Brendan - you read my mind. My other achilles is getting a tad sore from all the hopping around. So I was getting paranoid that i would “do that one’. So I’ve been really careful about not hopping too much so I don’t put as much pressure on it. I was thinking…if I blow up this one, I’m really &^%*$# ed.

    Phillip…I’m sure you’re right…that I’ll need the splint but I think the doc will do it for me. I think he really “gets” the mental aspect of this and that I NEED to be soewhat normal on vacation and go snorkeling with my kids.

    Brendan & Philip - you’re right, it’s a crappy injury. Here’s how I put it in perspective….I have a high school friend who’s on permanent disability after a stroke at age 46. She can speak and get around but not work. A friend of ours became a quadraplegic in her early 40’s in a car accident. Another friend has cancer, and she has an incrediblly positive prognosis. But she does have nasty chemo treatments for 15 weeks and I tease her that she’s a “beautiful bald woman”. And she is. You get my point…so I’m inconvenienced for 8 - 12 months. Yes it sucks but oh well. Like your wife said…get over it. I hope this makes some sense…this is how I get over the self pity thing. Hope this doesn’t sound like I’m preaching…that isn’t the intent.

    BTW…I have bragging rights, I get to show off my nasty scar!!

  • 49 johnskier // Mar 18, 2008 at 8:09 am

    I apologize if I offended anyone with a previous comment. Sometimes I forget that this is a public forum and treat it as a conversation with friends. What I was trying to say is that we all know people, like my friends, who handle much more challenging circumstances with incredible grace, courage and class. I truly admire people who are able to do that.

  • 50 ross // Mar 18, 2008 at 9:08 am

    Nice to read the stories. It seems we are all going thru the same things. We had planned a trip to London for over a year and then I did my ATR 4 days before we were to leave…no trip…very frustrating especially when you get hit with the cancellation fees. Golf season, springtime, triathlons…canceled…
    so I am redesigning crutches…attachments for picking up things, golf club head, rake, gun barrel….LOL
    Give me your ideas??
    Hope today is better than yesterday…we’re one day closer to the end
    Doc Ross

  • 51 johnskier // Mar 18, 2008 at 9:19 am

    Ross…like to hear about your redesigned crutches and attachments for picking up things…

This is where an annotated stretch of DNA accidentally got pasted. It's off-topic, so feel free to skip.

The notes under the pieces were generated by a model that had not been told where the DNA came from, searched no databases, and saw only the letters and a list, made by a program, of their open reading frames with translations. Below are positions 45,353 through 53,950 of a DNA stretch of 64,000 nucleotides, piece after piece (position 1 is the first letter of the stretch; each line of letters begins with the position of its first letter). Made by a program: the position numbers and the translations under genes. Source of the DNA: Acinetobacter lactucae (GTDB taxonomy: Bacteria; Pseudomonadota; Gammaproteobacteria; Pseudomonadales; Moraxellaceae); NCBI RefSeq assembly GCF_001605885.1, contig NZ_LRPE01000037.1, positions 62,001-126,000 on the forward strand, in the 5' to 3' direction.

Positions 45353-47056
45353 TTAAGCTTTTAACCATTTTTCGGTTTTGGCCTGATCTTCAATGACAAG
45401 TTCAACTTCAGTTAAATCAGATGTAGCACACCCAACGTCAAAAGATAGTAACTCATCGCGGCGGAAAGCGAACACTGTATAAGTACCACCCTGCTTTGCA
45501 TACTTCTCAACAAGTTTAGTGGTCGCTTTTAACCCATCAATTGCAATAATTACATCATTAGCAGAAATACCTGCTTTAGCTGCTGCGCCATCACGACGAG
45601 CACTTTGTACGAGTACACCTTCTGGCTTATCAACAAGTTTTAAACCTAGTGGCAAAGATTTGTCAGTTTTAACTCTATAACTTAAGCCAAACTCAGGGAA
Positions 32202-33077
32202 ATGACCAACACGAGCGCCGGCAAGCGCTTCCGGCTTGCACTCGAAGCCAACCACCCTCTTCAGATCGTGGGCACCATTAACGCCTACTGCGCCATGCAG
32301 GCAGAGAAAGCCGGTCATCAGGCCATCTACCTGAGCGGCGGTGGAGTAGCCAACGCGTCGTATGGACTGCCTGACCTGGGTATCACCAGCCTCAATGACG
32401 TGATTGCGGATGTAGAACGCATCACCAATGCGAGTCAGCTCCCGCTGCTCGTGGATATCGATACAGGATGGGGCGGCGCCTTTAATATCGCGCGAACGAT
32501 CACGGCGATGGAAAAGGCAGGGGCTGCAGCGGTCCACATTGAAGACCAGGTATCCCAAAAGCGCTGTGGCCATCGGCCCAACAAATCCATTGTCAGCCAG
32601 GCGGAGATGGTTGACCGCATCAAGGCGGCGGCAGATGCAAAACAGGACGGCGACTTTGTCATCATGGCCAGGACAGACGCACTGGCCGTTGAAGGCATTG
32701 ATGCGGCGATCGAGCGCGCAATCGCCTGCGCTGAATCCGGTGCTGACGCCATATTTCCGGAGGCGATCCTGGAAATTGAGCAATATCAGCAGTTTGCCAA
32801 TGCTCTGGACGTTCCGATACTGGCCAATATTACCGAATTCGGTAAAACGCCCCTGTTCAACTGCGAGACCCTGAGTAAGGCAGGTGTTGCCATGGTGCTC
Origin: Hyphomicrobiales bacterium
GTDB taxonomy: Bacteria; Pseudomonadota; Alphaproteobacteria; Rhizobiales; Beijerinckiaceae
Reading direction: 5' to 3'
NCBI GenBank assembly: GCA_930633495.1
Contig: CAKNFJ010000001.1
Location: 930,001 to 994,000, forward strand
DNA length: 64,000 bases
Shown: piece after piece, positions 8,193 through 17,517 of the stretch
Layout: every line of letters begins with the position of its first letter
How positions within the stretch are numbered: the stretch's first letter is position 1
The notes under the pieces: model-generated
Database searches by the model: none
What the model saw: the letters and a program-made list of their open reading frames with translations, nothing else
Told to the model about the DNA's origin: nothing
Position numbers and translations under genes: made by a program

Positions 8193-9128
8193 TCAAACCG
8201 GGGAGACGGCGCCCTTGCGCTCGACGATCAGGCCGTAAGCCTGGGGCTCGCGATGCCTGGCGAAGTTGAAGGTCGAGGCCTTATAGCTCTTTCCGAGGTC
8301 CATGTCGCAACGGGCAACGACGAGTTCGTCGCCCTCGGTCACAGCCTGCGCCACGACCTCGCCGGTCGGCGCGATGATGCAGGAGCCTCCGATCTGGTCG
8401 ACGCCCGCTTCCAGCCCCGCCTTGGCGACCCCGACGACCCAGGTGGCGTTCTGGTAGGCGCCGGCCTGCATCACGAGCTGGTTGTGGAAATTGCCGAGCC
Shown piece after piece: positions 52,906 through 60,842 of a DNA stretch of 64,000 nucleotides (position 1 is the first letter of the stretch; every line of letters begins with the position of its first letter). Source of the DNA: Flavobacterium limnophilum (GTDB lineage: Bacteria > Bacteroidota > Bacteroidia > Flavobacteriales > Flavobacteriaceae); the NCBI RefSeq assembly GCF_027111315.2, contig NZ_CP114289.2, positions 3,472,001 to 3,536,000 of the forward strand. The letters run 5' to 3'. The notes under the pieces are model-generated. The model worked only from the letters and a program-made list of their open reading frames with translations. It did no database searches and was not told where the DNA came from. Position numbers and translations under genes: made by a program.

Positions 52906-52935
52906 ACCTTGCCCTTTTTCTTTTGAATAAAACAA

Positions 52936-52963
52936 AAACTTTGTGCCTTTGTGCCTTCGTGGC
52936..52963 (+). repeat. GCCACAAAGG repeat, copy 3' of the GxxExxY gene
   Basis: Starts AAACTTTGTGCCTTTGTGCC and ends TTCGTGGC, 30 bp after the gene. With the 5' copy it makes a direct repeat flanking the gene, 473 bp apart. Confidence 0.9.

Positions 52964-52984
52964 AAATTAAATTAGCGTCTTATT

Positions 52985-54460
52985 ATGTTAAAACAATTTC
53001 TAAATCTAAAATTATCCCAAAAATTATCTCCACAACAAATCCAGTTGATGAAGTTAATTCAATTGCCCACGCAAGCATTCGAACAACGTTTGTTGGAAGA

• 52 dennis // Mar 18, 2008 at 9:28 am

    Yes, it looks like yesterday was not a good day (at least for me). I guess I needed to vent a little too. Let’s hope everyone is in better spirits today.

    Johnskier, I don’t know who you were directing the apology to, but at least I wasn’t offended. Thanks for sharing that story. I know that our injury is very frustrating to deal with, but I should also know that I should keep it in perspective. It’s not as bad as I think sometimes.

    I am glad that this has become a nice gathering spot for a great group of people. Let’s just all get better soon! ;)

  • 53 Tom // Mar 18, 2008 at 10:51 am

    Hey all - Looks like I missed out on quite a bit of conversation last night. Was out celebrating St. Patrick’s Day as I’ve gotten over any fear of reinjuring myself while enjoying a few cold ones! Anyway, I just thought I’d try to pass along some encouragement to everyone. It is okay to have down days, it’s probably to be expected. However, I think we’ve all been able to put this injury in perspective and realize that things could be a lot worse. It’s a temporary impairment to our lifestyles, but the good news is that with time, there’s a very good chance we’ll all get back to doing the things we love. Hang in there - it’s getting better for me, and it will get better for all of you as well.

  • 54 Mark // Oct 23, 2008 at 11:31 am

    Thanx for this nice job…Human body is not a strong like a iron.A lack of iron in your body during menstruation. This often contributes to dark circles, which is why some women have a tendency to develop dark circles during their period.
    Apply Vitamin E to the area Dark circles under eyes. You could open up a Vitamin E capsule, and apply a little oil. Swallow the rest of the oil. This not only helps you get rid of dark circles, but also reduces puffiness around the eyes. In addition, regular application of Vitamin E delays the onset of wrinkles.

    Dark circles under eyes and baggy eyelids need not be a continued skin care concern now that you know how to properly treat this common occurrence. A little bit of applied knowledge is often the key to younger looking, age-defying skin

  • 55 Kaylee // Jan 13, 2010 at 9:09 pm

    I was told by my docter that you could put your boot in a pillow case and then tuck the pillow case in the top of your boot, or a rubber band around it. I find that it works very well. I just wipe off my boot a bit then put it in the pillow case and tuck it under my top velcro strap. Then wala, no dirty,messy,stianed sheets.

  • 56 john // Jan 31, 2010 at 12:22 am

    is it comfortable i really want one just for fun